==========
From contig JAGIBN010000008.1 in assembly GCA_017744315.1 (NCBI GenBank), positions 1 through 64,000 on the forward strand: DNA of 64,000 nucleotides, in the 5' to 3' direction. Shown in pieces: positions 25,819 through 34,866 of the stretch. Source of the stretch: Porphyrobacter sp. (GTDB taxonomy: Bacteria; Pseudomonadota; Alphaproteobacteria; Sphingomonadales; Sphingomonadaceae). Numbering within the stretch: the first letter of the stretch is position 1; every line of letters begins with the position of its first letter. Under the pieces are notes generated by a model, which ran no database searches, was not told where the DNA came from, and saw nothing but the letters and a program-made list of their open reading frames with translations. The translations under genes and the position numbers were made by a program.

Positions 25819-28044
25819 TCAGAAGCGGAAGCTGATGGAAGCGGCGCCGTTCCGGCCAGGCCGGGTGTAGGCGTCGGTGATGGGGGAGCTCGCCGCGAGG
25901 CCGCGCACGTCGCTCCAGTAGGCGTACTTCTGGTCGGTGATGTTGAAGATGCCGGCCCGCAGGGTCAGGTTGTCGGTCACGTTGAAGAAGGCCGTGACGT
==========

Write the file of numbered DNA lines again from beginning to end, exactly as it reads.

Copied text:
From contig JAGIBN010000008.1 in assembly GCA_017744315.1 (NCBI GenBank), positions 1 through 64,000 on the forward strand: DNA of 64,000 nucleotides, in the 5' to 3' direction. Shown in pieces: positions 25,819 through 34,866 of the stretch. Source of the stretch: Porphyrobacter sp. (GTDB taxonomy: Bacteria; Pseudomonadota; Alphaproteobacteria; Sphingomonadales; Sphingomonadaceae). Numbering within the stretch: the first letter of the stretch is position 1; every line of letters begins with the position of its first letter. Under the pieces are notes generated by a model, which ran no database searches, was not told where the DNA came from, and saw nothing but the letters and a program-made list of their open reading frames with translations. The translations under genes and the position numbers were made by a program.

Positions 25819-28044
25819 TCAGAAGCGGAAGCTGATGGAAGCGGCGCCGTTCCGGCCAGGCCGGGTGTAGGCGTCGGTGATGGGGGAGCTCGCCGCGAGG
25901 CCGCGCACGTCGCTCCAGTAGGCGTACTTCTGGTCGGTGATGTTGAAGATGCCGGCCCGCAGGGTCAGGTTGTCGGTCACGTTGAAGAAGGCCGTGACGT